and Floquil proof. But it's also very elastic. Is the Avery stuff
inelastic?

Me, a damper on bozosity? I am deeply offended! I'm proud of my
bozo heritage, and I have the foobie models to prove it! :-D

Tim

What is the Avery label material - is it plastic or sticky paper?
Does it come in a big sheet or narrow strips?
Avery #8665 (25 sheet pack) or #18665 (10 sheet pack), "Clear Full Sheet [8 1/2 x 11] Label". Runs about a buck a sheet. Got mine at the local Staples. It's not waterproof so I don't know if it's paper or plastic - see my post of last night on how I treat it. I needed transparency for aligning the four layers of overlays, but if I'd started with something simpler (and more sensible!) like a boxcar or gondola side, I'd have used conventional label stock.

I won't be at Cocoa
so I'm going to miss your clinic...
Oh no!! How will we keep the bozosity level down without you!

Tom Madden


Anthony Thompson <thompson@...>
 

Bill Daniels wrote:
Because you have a "vested" interest in these, Tony?
Not sure what you mean, Bill, but in general, vests at Cocoa Beach would probably be quite a sight. As for FOTFC, not too many of us are vesties. Last time I checked.

Tony Thompson Editor, Signature Press, Berkeley, CA
2906 Forest Ave., Berkeley, CA 94705 www.signaturepress.com
(510) 540-6538; fax, (510) 540-1937; e-mail, thompson@signaturepress.com
Publishers of books on railroad history


pullmanboss <tgmadden@...>
 

Tim O'Connor wrote:

Interesting... I have used the Brother label maker material which
is a thin plastic film (3/8" and 1/2" widths) that comes in clear,
white and other colors (but not black obviously). It is waterproof
and Floquil proof. But it's also very elastic. Is the Avery stuff
inelastic?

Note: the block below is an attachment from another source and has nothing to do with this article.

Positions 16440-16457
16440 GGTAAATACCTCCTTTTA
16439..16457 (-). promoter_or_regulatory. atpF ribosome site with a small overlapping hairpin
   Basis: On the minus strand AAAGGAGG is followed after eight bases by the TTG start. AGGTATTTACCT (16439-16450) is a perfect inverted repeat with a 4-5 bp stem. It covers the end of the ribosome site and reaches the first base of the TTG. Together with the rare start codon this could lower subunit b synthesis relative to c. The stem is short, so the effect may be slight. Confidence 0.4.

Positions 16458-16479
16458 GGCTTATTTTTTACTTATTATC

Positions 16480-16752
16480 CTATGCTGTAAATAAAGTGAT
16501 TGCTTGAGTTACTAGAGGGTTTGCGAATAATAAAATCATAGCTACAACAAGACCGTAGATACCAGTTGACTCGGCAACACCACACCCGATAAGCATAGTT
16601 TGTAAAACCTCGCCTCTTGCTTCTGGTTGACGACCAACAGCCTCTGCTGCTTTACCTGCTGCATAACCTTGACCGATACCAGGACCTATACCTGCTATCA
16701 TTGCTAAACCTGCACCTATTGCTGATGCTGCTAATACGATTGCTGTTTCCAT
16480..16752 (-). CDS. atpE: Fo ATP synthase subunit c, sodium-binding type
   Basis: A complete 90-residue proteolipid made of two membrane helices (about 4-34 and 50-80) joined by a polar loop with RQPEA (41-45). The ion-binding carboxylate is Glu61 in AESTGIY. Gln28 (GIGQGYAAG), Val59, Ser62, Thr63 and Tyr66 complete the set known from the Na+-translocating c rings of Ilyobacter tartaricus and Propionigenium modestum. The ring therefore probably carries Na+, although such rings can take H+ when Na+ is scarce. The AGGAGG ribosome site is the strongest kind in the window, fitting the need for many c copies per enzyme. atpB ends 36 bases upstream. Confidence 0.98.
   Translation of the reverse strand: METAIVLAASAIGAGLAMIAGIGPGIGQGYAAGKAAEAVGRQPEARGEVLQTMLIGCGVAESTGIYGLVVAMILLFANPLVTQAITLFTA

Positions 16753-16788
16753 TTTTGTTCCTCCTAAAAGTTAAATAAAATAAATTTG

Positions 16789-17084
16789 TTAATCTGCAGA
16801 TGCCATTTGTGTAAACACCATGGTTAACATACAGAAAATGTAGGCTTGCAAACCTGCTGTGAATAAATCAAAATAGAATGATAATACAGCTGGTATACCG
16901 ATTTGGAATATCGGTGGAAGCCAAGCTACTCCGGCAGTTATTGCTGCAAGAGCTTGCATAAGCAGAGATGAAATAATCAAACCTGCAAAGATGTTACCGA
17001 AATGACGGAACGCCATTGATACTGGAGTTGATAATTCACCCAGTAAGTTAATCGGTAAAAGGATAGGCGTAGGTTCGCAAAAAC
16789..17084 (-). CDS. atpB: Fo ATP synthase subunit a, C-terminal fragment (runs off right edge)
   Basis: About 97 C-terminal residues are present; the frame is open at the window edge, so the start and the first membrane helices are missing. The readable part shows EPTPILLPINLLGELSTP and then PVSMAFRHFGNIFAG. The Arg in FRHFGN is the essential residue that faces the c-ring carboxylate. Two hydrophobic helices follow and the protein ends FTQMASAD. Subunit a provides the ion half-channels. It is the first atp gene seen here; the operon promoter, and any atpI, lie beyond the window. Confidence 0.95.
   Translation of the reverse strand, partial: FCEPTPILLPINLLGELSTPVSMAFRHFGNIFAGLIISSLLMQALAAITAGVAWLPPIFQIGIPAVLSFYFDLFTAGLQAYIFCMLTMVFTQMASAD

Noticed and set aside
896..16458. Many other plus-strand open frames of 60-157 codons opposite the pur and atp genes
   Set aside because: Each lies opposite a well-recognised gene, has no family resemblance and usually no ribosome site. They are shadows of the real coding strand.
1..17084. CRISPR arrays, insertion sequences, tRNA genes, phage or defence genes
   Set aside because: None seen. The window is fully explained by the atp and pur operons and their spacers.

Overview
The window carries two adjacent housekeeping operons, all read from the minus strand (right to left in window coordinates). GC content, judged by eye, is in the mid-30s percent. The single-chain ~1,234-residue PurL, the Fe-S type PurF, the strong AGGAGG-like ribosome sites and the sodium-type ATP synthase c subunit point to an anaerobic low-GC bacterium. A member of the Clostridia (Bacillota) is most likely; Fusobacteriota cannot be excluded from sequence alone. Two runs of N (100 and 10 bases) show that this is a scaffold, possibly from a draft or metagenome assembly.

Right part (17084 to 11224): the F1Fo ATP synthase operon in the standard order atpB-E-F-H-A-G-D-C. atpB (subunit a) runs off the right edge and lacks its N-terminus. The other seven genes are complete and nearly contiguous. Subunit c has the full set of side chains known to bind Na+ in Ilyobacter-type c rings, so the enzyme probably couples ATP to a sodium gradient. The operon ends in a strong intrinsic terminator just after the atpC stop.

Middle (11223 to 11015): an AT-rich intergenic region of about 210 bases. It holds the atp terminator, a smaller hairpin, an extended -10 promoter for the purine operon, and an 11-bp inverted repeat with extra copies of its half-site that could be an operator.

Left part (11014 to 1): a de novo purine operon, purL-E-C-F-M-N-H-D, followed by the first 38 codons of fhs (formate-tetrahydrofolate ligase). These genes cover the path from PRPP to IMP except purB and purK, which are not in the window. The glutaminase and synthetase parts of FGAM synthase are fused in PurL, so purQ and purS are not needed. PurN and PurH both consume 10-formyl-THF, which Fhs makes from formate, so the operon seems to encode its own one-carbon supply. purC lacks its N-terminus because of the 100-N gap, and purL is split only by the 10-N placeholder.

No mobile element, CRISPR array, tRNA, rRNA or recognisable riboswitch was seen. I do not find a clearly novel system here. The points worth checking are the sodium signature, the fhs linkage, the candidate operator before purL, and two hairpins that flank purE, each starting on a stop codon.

Seems to be. At least it hasn't distorted in any of my six laminating sessions. I work from the top of the tank down and roll the layers on with my fingertips rather than pulling from the free edge. Even so, on some of them I had to peel a piece back to straighten out a pending wrinkle, or release an air bubble, so there was certainly the opportunity for stretching. Was there layer to layer misalignment? In some cases, sure - but it was uniform. And I get better with each attempt.

Refering to my post of last night, I just opened the mold and my latest riveted tank shell pattern (Santa Fe Tk-J) was unaffected. No evidence of delamination or other defects from immersion in the silicone rubber. Holding the shell at an angle and reflecting light along the length gives a perfect straightline reflection over a full rotation of the part. Practice makes perfect, I suppose, but it means I'll be redoing that Tk-G tank body which looks so spectacular in the photo. A patternmaker's mindset may result in better models, but it sure plays hob with quantity!

Me, a damper on bozosity? I am deeply offended! I'm proud of my
bozo heritage, and I have the foobie models to prove it! :-D
In that case, your absence might be damper enough.

Tom Madden


Bill Daniels <billinsf@...>
 

I know that, Tony... hence my "vested" comment.

Have a Merry Christmas.

Bill Daniels

Tucson, AZ

--- On Wed, 12/23/09, Anthony Thompson <thompson@signaturepress.com> wrote:

From: Anthony Thompson <thompson@signaturepress.com>
Subject: Re: [STMFC] Re: Santa Fe tank car - Cocoa Beach clinic teaser
To: STMFC@yahoogroups.com
Date: Wednesday, December 23, 2009, 3:18 PM







 









Bill Daniels wrote:

Because you have a "vested" interest in these, Tony?


Not sure what you mean, Bill, but in general, vests at Cocoa

Beach would probably be quite a sight. As for FOTFC, not too many of

us are vesties. Last time I checked.



Tony Thompson Editor, Signature Press, Berkeley, CA

2906 Forest Ave., Berkeley, CA 94705 www.signaturepress. com

(510) 540-6538; fax, (510) 540-1937; e-mail, thompson@signaturep ress.com

Publishers of books on railroad history